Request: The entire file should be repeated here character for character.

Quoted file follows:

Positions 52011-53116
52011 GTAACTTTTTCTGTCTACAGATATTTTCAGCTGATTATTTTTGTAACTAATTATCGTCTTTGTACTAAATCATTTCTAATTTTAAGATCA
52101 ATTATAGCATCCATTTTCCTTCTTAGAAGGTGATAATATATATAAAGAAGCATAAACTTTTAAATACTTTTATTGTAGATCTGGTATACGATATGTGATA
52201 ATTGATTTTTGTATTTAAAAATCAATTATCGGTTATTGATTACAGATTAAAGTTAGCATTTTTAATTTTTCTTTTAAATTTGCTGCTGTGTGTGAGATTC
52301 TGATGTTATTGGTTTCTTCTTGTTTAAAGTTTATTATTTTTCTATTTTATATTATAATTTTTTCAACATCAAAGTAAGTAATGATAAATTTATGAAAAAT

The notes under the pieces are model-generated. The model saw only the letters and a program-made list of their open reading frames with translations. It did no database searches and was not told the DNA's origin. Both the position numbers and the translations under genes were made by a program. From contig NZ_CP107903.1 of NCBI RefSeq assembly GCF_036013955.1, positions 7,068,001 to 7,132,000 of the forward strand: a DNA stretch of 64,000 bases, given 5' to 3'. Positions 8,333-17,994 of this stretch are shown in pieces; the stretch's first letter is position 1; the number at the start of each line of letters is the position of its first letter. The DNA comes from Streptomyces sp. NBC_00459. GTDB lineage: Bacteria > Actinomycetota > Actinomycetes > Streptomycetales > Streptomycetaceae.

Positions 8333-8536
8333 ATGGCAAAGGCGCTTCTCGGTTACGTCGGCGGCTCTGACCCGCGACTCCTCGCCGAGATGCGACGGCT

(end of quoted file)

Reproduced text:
Positions 52011-53116
52011 GTAACTTTTTCTGTCTACAGATATTTTCAGCTGATTATTTTTGTAACTAATTATCGTCTTTGTACTAAATCATTTCTAATTTTAAGATCA
52101 ATTATAGCATCCATTTTCCTTCTTAGAAGGTGATAATATATATAAAGAAGCATAAACTTTTAAATACTTTTATTGTAGATCTGGTATACGATATGTGATA
52201 ATTGATTTTTGTATTTAAAAATCAATTATCGGTTATTGATTACAGATTAAAGTTAGCATTTTTAATTTTTCTTTTAAATTTGCTGCTGTGTGTGAGATTC
52301 TGATGTTATTGGTTTCTTCTTGTTTAAAGTTTATTATTTTTCTATTTTATATTATAATTTTTTCAACATCAAAGTAAGTAATGATAAATTTATGAAAAAT

The notes under the pieces are model-generated. The model saw only the letters and a program-made list of their open reading frames with translations. It did no database searches and was not told the DNA's origin. Both the position numbers and the translations under genes were made by a program. From contig NZ_CP107903.1 of NCBI RefSeq assembly GCF_036013955.1, positions 7,068,001 to 7,132,000 of the forward strand: a DNA stretch of 64,000 bases, given 5' to 3'. Positions 8,333-17,994 of this stretch are shown in pieces; the stretch's first letter is position 1; the number at the start of each line of letters is the position of its first letter. The DNA comes from Streptomyces sp. NBC_00459. GTDB lineage: Bacteria > Actinomycetota > Actinomycetes > Streptomycetales > Streptomycetaceae.

Positions 8333-8536
8333 ATGGCAAAGGCGCTTCTCGGTTACGTCGGCGGCTCTGACCCGCGACTCCTCGCCGAGATGCGACGGCT